clock menu more-arrow no yes

Filed under:

Malcolm Smith listed as 49ers biggest mistake of 2017 offseason

New, comments

The 49ers gave him a big chunk of change, but it’s actually not all that different than Brian Hoyer.

If you buy something from an SB Nation link, Vox Media may earn a commission. See our ethics statement.

The San Francisco 49ers were incredibly busy this offseason, adding a host of talent as part of their roster overhaul. They don’t seem to be done adding players, but the bulk of the training camp competitors are on the roster at this point.

They offered some deals that caught people by surprise in terms of the dollars, but generally there are arguments to be made for each of them. The Kyle Juszczyk deal gets a lot of attention given he was made the highest paid fullback in the NFL. However, another deal gets attention as well.

NFL writer Brad Gagnon put together a list of the biggest offseason mistake for all 32 NFL teams. He listed the Malcolm Smith signing as the 49ers biggest mistake. He talked about several weird contracts, including sizable deals for Juszczyk and Pierre Garçon, as well as signing two Chicago Bears quarterbacks. But he thinks all those moves offer some semblance of hope. He does not think so of the Malcolm Smith signing. He had this to say:

The one unfathomable is the one they gave to Malcolm Smith, who continues to live off a decent 2013 season and the Super Bowl MVP award he won at the end of it.

PFF graded the 2011 seventh-round pick out of USC as one of the 10 worst inside linebackers in the game while in Oakland last season and one of the 20 worst (out of 60 qualifiers) the year before that. He hardly saw the field with Seattle in 2014, which means he peaked when he won MVP in Super Bowl XLVIII.

Smith does nothing but plug holes, but even in run defense, he's a replacement-level player at best. He can't rush the passer, he can't drop into coverage. He's just...meh.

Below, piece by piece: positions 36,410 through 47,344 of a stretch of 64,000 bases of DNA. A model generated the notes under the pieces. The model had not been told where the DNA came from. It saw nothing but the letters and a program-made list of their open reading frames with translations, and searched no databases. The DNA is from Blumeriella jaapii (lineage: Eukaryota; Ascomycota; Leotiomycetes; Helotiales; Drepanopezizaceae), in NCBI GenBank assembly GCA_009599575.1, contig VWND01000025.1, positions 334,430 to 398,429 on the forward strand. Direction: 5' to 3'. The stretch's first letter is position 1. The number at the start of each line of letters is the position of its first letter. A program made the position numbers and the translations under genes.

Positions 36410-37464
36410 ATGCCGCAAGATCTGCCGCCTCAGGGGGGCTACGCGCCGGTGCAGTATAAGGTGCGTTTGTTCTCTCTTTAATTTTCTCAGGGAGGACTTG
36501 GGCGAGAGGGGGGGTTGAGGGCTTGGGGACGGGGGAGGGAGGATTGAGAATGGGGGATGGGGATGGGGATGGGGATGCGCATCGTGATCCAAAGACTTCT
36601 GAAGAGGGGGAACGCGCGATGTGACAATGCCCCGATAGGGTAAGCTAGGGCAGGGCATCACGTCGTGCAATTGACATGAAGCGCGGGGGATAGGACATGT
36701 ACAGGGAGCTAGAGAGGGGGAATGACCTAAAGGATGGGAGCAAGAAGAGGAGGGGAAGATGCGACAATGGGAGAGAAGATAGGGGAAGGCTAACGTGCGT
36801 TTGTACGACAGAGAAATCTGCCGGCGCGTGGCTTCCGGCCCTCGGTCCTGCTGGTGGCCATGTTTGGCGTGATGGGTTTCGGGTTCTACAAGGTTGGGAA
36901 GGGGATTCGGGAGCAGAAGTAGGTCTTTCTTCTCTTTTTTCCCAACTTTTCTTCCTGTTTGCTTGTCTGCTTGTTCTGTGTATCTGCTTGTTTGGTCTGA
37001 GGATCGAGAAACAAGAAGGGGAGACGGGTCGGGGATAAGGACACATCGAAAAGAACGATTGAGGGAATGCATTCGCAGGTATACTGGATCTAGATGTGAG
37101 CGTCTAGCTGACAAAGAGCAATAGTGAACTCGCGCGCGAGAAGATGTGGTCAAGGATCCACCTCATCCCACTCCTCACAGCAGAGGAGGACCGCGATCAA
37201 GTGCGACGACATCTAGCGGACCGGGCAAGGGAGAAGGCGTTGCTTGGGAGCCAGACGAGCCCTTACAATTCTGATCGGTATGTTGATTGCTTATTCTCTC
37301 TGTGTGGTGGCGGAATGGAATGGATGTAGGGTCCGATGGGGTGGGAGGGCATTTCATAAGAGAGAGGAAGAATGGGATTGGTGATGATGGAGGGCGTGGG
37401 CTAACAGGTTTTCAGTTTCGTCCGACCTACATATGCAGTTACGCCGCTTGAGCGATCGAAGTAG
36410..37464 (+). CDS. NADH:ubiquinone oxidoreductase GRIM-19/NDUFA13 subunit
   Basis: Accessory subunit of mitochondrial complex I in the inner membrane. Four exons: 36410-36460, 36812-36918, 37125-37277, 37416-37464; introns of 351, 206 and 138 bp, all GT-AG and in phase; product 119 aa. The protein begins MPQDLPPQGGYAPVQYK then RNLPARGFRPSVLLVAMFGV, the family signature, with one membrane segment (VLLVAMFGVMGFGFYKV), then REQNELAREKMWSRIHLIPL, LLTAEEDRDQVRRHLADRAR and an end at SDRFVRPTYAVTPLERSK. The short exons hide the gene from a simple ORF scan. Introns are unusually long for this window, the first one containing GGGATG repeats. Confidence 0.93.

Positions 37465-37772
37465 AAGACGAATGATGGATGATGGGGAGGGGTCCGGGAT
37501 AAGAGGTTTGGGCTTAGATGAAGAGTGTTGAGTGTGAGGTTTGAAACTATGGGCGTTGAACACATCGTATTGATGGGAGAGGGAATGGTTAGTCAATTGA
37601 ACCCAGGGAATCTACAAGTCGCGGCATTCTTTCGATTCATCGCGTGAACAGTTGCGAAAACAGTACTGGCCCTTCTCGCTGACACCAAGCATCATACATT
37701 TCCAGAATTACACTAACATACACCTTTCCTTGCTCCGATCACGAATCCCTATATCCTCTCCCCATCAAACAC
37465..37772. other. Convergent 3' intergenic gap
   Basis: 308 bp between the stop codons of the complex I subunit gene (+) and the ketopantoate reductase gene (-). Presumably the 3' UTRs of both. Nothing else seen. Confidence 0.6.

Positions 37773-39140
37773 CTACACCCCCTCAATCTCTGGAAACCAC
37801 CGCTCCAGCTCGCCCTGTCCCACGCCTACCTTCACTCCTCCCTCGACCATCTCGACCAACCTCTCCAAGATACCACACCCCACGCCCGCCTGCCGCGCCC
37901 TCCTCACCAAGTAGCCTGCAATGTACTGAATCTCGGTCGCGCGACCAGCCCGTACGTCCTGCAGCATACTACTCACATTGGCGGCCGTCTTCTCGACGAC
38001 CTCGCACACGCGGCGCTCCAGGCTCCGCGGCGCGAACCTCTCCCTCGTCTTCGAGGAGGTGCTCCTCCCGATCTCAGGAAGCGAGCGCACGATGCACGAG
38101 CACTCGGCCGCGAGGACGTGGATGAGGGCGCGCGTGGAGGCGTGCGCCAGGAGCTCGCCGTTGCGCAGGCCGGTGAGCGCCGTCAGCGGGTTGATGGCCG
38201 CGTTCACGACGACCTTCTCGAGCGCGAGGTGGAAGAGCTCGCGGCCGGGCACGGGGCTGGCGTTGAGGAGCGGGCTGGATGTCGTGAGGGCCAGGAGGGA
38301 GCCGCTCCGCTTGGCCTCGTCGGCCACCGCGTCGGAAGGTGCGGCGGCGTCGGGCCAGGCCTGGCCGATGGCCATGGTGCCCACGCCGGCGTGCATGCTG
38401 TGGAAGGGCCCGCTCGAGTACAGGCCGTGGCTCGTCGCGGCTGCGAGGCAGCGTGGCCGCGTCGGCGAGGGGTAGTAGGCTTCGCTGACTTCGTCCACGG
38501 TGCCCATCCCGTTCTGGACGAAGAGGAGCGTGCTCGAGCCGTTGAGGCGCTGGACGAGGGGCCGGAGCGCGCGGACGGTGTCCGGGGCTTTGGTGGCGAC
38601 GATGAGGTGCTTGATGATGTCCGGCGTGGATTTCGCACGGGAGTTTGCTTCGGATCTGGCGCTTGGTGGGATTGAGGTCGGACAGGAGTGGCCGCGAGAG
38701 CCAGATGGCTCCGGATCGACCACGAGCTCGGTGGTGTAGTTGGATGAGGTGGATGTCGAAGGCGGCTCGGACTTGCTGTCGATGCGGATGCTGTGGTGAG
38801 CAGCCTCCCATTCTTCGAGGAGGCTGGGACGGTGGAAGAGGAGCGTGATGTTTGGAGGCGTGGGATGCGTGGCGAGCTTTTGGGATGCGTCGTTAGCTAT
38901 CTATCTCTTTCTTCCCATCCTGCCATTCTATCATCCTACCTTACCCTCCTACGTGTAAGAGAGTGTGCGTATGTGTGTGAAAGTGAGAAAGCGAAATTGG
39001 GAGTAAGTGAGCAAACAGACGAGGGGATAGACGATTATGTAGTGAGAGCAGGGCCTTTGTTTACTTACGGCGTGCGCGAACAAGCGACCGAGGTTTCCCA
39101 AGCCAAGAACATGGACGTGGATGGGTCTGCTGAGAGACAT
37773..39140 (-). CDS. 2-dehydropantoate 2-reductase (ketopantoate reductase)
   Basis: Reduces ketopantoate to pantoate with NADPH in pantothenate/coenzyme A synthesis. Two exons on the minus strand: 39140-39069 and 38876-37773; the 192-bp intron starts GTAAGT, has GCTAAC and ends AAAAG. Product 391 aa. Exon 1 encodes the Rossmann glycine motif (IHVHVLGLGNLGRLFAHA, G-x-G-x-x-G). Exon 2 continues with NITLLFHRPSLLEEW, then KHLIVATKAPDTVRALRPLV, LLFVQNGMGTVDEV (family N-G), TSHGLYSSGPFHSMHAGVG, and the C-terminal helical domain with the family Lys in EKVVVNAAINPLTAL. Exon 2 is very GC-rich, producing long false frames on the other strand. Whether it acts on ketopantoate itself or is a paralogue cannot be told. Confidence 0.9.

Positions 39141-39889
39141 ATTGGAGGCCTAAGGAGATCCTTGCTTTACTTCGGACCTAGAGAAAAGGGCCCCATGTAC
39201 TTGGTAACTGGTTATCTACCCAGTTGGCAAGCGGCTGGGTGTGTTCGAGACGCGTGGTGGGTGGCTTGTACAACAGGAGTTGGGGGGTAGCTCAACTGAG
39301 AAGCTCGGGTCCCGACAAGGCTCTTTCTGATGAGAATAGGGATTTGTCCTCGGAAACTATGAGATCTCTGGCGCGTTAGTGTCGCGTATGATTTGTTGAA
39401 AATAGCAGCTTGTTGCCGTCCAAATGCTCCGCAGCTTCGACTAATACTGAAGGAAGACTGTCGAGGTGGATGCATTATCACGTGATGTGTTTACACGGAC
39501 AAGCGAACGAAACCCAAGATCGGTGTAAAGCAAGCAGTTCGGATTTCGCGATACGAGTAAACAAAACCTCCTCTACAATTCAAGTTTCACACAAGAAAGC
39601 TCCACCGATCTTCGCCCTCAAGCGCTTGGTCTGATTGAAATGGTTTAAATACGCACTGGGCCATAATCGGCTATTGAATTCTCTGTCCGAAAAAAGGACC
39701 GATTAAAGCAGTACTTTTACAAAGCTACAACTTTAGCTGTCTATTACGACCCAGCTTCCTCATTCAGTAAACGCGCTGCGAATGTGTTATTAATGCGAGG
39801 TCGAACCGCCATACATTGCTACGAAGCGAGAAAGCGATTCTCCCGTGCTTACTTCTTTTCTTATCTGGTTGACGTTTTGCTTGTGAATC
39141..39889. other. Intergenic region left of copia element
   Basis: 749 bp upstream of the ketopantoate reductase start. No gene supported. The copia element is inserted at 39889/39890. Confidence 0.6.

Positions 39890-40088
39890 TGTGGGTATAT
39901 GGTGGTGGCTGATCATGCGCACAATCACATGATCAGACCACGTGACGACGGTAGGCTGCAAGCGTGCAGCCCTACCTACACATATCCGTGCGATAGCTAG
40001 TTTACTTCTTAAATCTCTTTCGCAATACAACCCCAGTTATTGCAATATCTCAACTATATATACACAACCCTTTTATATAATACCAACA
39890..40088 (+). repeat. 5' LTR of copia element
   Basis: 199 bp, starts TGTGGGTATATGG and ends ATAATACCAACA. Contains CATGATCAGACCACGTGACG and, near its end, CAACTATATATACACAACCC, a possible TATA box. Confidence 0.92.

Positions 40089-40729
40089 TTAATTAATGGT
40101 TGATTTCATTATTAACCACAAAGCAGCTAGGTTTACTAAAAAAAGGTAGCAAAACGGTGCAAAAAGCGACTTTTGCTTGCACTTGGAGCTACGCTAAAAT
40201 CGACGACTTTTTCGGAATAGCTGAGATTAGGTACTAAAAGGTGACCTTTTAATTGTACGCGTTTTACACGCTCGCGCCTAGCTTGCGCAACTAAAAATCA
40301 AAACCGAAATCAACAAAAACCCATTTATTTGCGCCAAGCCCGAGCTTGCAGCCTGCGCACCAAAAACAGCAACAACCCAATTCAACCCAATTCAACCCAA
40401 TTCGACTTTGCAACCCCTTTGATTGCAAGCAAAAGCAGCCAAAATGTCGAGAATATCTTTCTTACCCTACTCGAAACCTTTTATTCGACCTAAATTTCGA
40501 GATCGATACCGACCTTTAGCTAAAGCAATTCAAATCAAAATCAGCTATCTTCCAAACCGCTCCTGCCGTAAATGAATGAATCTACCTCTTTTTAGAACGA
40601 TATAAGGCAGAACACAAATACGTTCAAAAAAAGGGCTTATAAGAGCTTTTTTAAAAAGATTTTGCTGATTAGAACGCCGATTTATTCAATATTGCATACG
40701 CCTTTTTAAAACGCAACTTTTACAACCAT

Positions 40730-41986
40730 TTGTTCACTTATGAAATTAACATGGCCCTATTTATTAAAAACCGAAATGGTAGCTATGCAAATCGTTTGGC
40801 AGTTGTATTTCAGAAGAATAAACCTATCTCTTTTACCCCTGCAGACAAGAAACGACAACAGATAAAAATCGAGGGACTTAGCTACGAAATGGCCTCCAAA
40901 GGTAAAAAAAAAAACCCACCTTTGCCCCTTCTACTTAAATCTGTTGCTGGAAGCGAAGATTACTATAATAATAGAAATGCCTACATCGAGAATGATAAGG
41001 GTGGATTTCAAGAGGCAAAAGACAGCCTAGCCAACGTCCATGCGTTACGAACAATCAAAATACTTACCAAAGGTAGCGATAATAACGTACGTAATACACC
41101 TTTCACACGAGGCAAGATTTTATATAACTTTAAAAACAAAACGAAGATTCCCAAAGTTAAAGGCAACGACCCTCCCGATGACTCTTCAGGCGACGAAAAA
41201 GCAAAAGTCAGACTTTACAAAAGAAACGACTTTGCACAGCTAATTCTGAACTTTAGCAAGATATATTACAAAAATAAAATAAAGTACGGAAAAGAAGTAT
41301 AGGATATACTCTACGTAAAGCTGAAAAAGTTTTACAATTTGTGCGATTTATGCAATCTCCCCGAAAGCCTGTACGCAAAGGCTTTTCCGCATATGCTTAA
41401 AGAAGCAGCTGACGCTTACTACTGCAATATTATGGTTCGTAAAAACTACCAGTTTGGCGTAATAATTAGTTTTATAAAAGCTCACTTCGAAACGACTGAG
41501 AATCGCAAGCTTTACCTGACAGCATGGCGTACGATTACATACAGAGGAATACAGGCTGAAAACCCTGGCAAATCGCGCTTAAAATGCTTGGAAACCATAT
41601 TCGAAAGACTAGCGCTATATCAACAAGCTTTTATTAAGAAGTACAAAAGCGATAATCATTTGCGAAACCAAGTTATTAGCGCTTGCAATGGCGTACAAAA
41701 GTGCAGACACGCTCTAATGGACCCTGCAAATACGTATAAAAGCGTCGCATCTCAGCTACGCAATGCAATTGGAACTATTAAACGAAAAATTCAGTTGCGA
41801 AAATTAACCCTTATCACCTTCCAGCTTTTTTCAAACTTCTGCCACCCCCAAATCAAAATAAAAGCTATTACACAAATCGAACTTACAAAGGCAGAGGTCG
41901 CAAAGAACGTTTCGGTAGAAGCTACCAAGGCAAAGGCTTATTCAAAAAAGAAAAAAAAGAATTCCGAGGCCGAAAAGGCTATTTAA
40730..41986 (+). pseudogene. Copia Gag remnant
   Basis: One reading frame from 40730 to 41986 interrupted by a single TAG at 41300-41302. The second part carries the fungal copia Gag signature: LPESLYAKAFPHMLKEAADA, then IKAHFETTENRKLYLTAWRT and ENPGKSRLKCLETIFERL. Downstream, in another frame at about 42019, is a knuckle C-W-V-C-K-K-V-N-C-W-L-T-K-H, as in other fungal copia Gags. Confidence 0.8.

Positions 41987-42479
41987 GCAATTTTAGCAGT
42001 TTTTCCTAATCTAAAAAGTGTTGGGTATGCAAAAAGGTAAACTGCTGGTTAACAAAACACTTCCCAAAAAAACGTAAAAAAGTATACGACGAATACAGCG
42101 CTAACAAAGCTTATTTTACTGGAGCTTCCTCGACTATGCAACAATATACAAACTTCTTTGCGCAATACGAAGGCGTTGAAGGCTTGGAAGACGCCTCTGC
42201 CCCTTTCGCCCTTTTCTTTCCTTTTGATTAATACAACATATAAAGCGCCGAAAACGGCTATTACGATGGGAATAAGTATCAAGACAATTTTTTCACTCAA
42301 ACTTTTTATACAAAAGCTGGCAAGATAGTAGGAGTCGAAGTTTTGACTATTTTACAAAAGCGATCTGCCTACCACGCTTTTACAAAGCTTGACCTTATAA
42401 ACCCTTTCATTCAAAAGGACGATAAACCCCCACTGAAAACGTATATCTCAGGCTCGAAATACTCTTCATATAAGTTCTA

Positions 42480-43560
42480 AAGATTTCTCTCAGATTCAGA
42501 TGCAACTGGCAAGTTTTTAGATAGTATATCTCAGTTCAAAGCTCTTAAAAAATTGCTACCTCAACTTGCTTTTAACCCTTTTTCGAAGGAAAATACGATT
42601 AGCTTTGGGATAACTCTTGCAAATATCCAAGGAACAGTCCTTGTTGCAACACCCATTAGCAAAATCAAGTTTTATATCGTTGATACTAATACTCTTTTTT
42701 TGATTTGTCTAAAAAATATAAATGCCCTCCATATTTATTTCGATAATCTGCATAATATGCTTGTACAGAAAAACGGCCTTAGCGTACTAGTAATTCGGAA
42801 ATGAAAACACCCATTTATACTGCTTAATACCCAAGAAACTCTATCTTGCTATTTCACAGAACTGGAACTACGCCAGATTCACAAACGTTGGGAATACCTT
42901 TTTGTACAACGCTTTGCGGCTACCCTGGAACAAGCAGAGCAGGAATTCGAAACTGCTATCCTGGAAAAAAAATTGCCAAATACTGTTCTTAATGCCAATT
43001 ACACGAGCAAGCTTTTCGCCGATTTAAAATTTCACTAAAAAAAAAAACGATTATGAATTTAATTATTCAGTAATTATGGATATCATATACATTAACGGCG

But the Niners gave him a five-year, $26.5 million deal with $11.5 million guaranteed, making the soon-to-be 28-year-old the ninth-highest-paid inside linebacker in football.

It's baffling.

The Smith signing seemed a bit extreme at the time, given the dollars involved. The decision to draft Reuben Foster only added to that given that he is expected to be a weak-side linebacker. It means solid depth at the position, but seems like overkill given the 49ers other needs.

However, as is often the case, I can make some lemonades out of this lemon. If Foster is not healthy by Week 1, then Smith is the option on the weak side. But if Foster is healthy, as everyone on the 49ers keeps saying, they have some rotational options. My guess is that initially, Smith would play the WILL role in the base defense, and Foster would come on in the sub packages. It could be a little bit like 2011 when Parys Haralson played the OLB role in the base, and Aldon Smith replaced him as defensive end in the nickel. Obviously different roles involved, but a similar kind of rotation.

One upside to the addition of Smith is his work in Seattle’s defense from 2011 to 2014. 49ers defensive coordinator Robert Saleh was defensive quality control coach for Seattle from 2011 to 2013, so there is a connection there. I imagine the 49ers are hoping Smith can help implement these defensive changes in year one.

In some ways, Smith’s contract reminds me of Brian Hoyer. Although they are signed for different lengths (Smith for five years, Hoyer for two years), they have similar fully guaranteed money. Smith got $11.5 million fully guaranteed at signing, while Hoyer got $10 million fully guaranteed at signing. Smith’s last two years are option years, so in reality it’s more like a three-year deal. You could almost say Smith is kind of like a bridge linebacker similar to Hoyer being a bridge quarterback. He does not present a long-term solution by any means, and Foster could supplant him fairly quickly. However, I also don’t think it’s quite as awful as one would see at first glance factoring in the money and the 49ers cap space.